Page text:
With regard to your January 19 lead article “Netanyahu, Shapiro trade jabs over ‘two standards’ of law in West Bank,” as an American citizen, I wonder what the US reaction would be if the Israeli ambassador to the United States, speaking at an American conference, got up and questioned the fairness of the US justice system – say, toward African-Americans, as seen in Ferguson, Baltimore, New York and many other places.
None of those places are under terrorist threat, as Israel is, except in the most general way, yet it would be unseemly for a foreign ambassador to intervene in the American justice system, which strives to the best of its ability to be fair, as does Israel’s.
It seems that US Ambassador Dan Shapiro sees his role not as a diplomat, but as a roving critic of Israel’s democratic society and its duly elected government.
Most recently, it was Israel’s justice system. The day before, it was legislation being prepared for submission to the Knesset.
Who knows what tomorrow will bring? It is odd that Ambassador Shapiro has had nothing to say about the justice system of the Palestinian Authority, or those of Syria, Lebanon, Jordan and Iraq.
Nor did his colleague in Riyadh find a conference there to criticize the summary execution of 47 defendants. Somehow, only Israeli democracy comes in for such criticism.
Under the assumption that Ambassador Shapiro receives his instructions from above, I guess this is just another example of the Obama administration’s disdain for its allies and the democratic world in general.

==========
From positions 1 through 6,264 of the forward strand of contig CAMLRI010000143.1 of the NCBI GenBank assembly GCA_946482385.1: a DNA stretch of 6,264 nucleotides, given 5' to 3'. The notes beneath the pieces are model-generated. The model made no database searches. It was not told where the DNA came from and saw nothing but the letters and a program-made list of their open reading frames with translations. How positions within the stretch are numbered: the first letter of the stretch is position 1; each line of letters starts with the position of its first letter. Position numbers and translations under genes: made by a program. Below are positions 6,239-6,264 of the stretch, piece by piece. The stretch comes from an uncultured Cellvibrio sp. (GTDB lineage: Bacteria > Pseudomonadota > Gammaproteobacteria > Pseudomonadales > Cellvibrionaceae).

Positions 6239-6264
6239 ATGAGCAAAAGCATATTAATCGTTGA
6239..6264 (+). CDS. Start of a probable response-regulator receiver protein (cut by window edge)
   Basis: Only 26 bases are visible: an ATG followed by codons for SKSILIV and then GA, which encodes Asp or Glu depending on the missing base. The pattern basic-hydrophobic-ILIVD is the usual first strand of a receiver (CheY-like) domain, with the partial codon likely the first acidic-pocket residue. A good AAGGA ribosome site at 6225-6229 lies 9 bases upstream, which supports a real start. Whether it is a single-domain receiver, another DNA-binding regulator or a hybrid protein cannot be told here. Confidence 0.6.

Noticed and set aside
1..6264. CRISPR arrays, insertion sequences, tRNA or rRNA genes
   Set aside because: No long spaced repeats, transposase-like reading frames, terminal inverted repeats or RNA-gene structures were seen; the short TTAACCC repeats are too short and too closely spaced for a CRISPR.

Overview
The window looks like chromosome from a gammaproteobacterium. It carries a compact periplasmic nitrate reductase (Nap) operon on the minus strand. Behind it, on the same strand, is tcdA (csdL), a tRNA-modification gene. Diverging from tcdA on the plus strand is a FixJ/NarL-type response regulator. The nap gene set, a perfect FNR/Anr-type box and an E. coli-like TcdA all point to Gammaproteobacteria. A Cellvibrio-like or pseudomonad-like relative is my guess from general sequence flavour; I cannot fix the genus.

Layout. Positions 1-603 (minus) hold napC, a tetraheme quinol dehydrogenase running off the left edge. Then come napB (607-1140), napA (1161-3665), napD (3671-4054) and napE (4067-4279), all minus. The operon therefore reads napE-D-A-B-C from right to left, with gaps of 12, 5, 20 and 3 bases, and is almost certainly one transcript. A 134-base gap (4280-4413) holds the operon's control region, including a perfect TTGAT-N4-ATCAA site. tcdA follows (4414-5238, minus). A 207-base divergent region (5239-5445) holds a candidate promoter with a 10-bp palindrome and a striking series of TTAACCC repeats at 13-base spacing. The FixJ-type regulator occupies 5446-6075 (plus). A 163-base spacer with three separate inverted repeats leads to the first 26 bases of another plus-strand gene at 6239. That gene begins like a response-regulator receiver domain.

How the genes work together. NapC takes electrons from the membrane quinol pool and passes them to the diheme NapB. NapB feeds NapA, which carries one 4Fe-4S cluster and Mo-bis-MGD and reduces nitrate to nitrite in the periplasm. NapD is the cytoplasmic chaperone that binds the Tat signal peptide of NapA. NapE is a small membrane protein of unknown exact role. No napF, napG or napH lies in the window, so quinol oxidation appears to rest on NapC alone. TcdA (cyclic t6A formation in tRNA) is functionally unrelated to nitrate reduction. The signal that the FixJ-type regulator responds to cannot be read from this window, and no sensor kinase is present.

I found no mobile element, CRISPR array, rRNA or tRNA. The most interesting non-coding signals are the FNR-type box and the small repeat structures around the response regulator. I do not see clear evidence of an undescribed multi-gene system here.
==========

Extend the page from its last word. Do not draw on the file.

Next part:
US Ambassador Dan Shapiro says Washington “is concerned and perplexed by [Israel’s] settlement policy.” He need not be. The US has been flogging a dead horse ever since the 1969 Rogers Plan.
The Palestine Mandate advocated “close settlement” by the Jews in Palestine. Considering the 865,000 square miles of purely Arab lands, Britain’s Lord Balfour hoped that the “small notch” of Palestine east and west of the Jordan River, which was being “given” to the Jewish people, would not be “grudged” to them by Arab leaders. However, it did not stop there, for as a matter of pragmatism, the British reduced the “small notch” with the creation of Transjordan.
Immediately following the Six Day War, Earle G. Wheeler, chairman of the US Joint Chiefs of Staff, wrote in a memorandum to defense secretary Robert McNamara: “From a strictly military point of view, Israel would require the retention of some captured territory in order to provide militarily defensible borders.” The subsequent return of Sinai to Egypt and the 2005 disengagement from the Gaza Strip has more than satisfied that recommendation.
ALEX ROSE Ashkelon
‘New York values’
With regard to “The sickening charge of anti-Semitism against Ted Cruz” (No Holds Barred, January 19), I don’t accuse the GOP presidential hopeful of anti-Semitism. However, criticizing “New York values” invokes certain undertones.
Whether or not Cruz is deeply committed to the Jewish people, there is no question that his mention of “New York values” is benefiting him politically, and that this benefit is at least partially dependent upon people’s perceptions of New York’s large Jewish population and the values it represents.
This makes it especially disheartening that Shmuley Boteach would give Cruz a free pass based not on his willingness to stand up to just the kind of anti-Semitic insinuations he is peddling, but because he is, according to Boteach, “one of the staunchest, most dependable allies of Israel to ever exist in the United States Senate.”
The two, to me, seem unrelated.
As a Jew, I do not want to be defined by Cruz’s brand of irresponsible, unwavering support for Israel. And Jews should not belittle themselves by accepting the kind of petty political transaction advocated by Boteach.